What is a flatfoot deformity?
A flatfoot deformity is can be a painful condition related to flattening of the foot arch. Patients may present with pain on the inside of the ankle and the inner arch of the foot due to overloading of the posterior tibial tendon, deltoid ligaments, spring ligaments, or plantar fascia. Pain may occur on the outer aspect of the ankle due to impingement between the heel bone and ankle bone or at the subtalar joint. Depending on the severity of the deformity, the conditions may progress into arthritis in the foot and ankle.
What are the causes of flatfoot deformity?
The causes of flatfoot deformity are multifactorial. Common factors for most patients are congenital flatfoot combined with the tightness of the calf muscles. As the patient ages, there is wear and tear in the most important tendon stabilizing the foot arch, the posterior tibial tendon. There is also progressive rupture of the ligamentous structures maintaining the foot arch.
Is there any nonsurgical treatment available for flatfoot deformity?
Symptomatic patients usually benefit from the use of shoe inserts and physical therapy programs focusing on stretching exercise of the calf muscles and strengthening of the posterior tibial tendon. If the deformity is more severe, custom insoles or ankle braces may be considered. Pain from bone and joint impingement can be alleviated by cortisone injections. Unfortunately, non-surgical treatments are aimed to control symptoms without any effect on deformity correction.
What are the surgical options for flatfoot deformity?
Surgery can be very effective in the treatment of pain from flatfoot deformity. There are varieties of procedures available depending on the type and degree of deformity as well as associated conditions. The principles of surgery are to restore both soft tissue and bony balance such as gastrocnemius recession, osteotomy of the calcaneus, osteotomy of the medial cuneiform, deltoid ligament repair, spring ligament repair, and tendon transfers. These procedures can be used in isolation but most often combined in one surgical setting.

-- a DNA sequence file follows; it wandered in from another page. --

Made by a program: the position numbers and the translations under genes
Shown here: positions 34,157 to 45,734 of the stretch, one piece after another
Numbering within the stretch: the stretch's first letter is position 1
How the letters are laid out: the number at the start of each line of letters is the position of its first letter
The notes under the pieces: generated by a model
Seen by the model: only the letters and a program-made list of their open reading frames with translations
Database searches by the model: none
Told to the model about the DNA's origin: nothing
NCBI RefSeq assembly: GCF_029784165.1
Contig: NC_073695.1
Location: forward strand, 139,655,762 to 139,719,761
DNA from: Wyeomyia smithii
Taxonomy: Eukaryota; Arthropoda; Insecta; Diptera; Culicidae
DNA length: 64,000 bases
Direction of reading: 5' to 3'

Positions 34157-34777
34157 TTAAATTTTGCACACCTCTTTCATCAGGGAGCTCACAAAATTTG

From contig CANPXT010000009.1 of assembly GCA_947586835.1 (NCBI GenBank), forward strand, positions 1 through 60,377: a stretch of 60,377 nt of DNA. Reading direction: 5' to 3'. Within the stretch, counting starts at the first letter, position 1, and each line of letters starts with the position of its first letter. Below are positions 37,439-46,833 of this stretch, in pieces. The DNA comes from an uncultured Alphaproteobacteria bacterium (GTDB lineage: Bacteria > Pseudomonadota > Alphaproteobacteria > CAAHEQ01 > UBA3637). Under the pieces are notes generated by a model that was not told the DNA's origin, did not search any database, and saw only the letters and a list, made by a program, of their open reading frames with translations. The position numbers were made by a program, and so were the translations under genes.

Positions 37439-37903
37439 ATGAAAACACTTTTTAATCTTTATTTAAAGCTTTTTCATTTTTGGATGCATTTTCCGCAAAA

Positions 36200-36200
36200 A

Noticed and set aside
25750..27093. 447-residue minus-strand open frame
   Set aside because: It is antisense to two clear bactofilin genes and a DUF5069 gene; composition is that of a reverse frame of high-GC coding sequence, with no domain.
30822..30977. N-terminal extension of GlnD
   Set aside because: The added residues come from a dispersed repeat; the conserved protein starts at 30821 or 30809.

What are the risks and benefits of surgical treatments for flatfoot deformity?
Risks: wound infection, nerve damage, stiffness, nonunion, hardware related symptoms
Benefit: Pain relief, improved walking gait, avoidance of long-term bracing
What is the recovery after a flatfoot reconstruction?
Each patient may have different degrees of deformity leading to variable surgical procedures and postoperative protocols. The postoperative course can range from immediate 100% weight-bearing in a boot to a complete non-weight-bearing of up to 8 weeks. Most commonly, Dr. P’s postoperative protocols include non-weight-bearing of 6 weeks using crutches, or a walker, and/or a knee scooter. Patients will keep the postoperative splint clean, dry, and intact until the first follow-up at 2 weeks after surgery. Afterward, a boot or a cast will be put on in the clinics. At the 6-week point, postoperative X-rays will be obtained to assess bone healing prior to the start of progressive weight-bearing. Patients can usually return to normal shoes and light daily activities without a walking aid by 12 weeks after surgery. Driving can normally resume when the patient stops taking pain medication and can walk comfortably typically around week 8; a trial of driving under family-member supervision is recommended.
Author: Phinit Phisitkul, MD
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